"Today we are learning the language with which God created life." President Bill Clinton made this remark on the White House lawn on June 2000 to recognize the decoding of the first human genome. As much as anything else, rapid DNA sequencing technology created in large part by geneticist Craig Venter and his colleagues galvanized the research community into finishing the project faster than originally expected. More than 11 years later, however, gene sequencing technology has failed to deliver on its promise to revolutionize preventative medicine, and Venter is not happy about it.
The idea was that gene sequencing would become so cheap—on the order of $1,000—that ordinary people could afford to have their individual genomes sequenced, which their family doctors would use to diagnose their predisposition for disease. Costs have fallen to about $4000, but the bigger problem is that results are often rife with errors. “If [the technology] is going to achieve the level of really impacting medicine the way I’ve always envisioned that it could, it has to become far more accurate.”
To goose developers along, Venter—along with the X-Prize Foundation and Medco Health Systems, a health care firm—has put a bounty on the achievement: $10 million to the first team that can meet a standard for accuracy that Venter calls “medical grade.” The task is to sequence the genomes of 100 centenarians, providing a baseline to which other genomes can be compared. Venter talked with Scientific American by phone about the award and his hopes for new technologies. Excerpts:
Scientific American: How did the idea for this prize come about?
Venter: This prize started out as a half million dollar prize out of the Venter Institute, in part after I sequenced the first version of the human genome. All the analysts and pundits were saying that genome sequencing was dead, there’s no use for it anymore—the human genome has been sequenced. To change that attitude, we started a prize to encourage development of new technology, to get [costs] down to a $1000 or less [per genome].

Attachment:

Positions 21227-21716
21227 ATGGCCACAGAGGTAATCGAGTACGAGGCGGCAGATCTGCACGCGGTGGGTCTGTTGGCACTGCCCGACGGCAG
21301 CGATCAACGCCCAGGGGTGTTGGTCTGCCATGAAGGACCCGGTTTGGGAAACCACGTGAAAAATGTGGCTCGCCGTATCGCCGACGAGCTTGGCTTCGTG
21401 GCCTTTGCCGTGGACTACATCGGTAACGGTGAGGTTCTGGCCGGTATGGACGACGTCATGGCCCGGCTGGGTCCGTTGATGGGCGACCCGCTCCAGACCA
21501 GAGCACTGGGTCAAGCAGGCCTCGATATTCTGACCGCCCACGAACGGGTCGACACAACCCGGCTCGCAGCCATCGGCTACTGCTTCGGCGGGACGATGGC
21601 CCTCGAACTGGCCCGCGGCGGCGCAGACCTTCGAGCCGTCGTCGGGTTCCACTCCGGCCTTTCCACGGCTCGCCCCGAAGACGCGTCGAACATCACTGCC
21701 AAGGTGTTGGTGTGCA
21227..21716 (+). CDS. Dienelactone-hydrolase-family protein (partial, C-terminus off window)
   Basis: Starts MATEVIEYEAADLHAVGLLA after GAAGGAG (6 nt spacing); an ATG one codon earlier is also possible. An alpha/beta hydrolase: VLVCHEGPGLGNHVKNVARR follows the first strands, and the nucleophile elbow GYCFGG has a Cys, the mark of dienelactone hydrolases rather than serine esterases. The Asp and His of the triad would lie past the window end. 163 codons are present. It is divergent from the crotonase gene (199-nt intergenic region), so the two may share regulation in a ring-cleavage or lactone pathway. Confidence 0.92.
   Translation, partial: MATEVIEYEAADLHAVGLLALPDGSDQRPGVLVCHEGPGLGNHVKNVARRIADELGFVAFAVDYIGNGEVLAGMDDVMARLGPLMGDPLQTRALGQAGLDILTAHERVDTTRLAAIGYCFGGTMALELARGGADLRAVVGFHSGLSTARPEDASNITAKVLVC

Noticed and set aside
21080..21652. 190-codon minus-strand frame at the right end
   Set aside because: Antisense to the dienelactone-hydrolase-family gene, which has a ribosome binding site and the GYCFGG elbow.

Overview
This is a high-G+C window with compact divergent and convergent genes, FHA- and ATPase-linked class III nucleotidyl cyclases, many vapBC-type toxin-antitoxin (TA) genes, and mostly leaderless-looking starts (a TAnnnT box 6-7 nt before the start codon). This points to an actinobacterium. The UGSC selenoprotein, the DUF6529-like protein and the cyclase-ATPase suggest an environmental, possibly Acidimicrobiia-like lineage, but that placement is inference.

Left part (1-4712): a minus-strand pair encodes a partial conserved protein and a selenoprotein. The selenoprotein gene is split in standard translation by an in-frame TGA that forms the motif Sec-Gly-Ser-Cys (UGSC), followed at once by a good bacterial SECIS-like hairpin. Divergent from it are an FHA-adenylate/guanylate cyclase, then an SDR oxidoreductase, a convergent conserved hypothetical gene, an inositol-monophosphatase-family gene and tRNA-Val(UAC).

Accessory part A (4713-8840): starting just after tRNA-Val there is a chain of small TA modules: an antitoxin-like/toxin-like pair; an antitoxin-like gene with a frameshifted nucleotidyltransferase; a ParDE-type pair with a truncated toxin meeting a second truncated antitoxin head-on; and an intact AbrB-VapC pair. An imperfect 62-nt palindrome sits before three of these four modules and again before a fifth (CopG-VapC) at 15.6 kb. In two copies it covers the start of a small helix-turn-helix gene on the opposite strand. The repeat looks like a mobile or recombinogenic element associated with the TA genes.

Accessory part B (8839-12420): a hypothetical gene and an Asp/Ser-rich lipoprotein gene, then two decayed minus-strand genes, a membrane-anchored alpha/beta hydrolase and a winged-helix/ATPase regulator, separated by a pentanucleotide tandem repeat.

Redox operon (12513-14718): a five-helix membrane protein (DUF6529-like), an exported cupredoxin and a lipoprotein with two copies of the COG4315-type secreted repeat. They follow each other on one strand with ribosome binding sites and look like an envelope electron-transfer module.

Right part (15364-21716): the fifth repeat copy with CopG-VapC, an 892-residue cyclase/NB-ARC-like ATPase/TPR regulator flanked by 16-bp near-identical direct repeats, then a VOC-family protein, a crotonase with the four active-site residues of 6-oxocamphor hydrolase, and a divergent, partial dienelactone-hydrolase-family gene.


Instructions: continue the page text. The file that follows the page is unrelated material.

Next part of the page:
I was contacted by Larry Page and Peter Diamandis of the X Prize to see if we were interested in merging the Venter Prize with the X Prize. We did that and upped the ante to $10 million, which is significant.
Why is a prize necessary?
The technology is changing pretty rapidly, which is a good thing. But right now there’s no technology out there that meets the standards that we’ve set. If genome sequencing is going to have true medical impact, it needs to get up to [a higher] diagnostic quality level. And we’re a long way from that. So this announcement is a whole new set of guidelines and standards. We’re also working with the FDA trying to have our standards become their standards for sequencing. The fact that Medco has come in as a major sponsor shows that major medical enterprises are starting to recognize the future medical impact of this technology.
So the idea is to give the technology a little extra push?
It’s helpful to drive the technology forward. The cost is coming down, but one thing that hasn’t substantially changed is the completeness and accuracy. You can buy any two company’s machines right now, and if we sequencing a genome with two different technologies we’d get two different answers. That’s not good for diagnostic sequencing. Each technology has its own inherent errors. If [the technology] is going to achieve the level of really impacting medicine the way I’ve always envisioned that it could, it has to become far more accurate.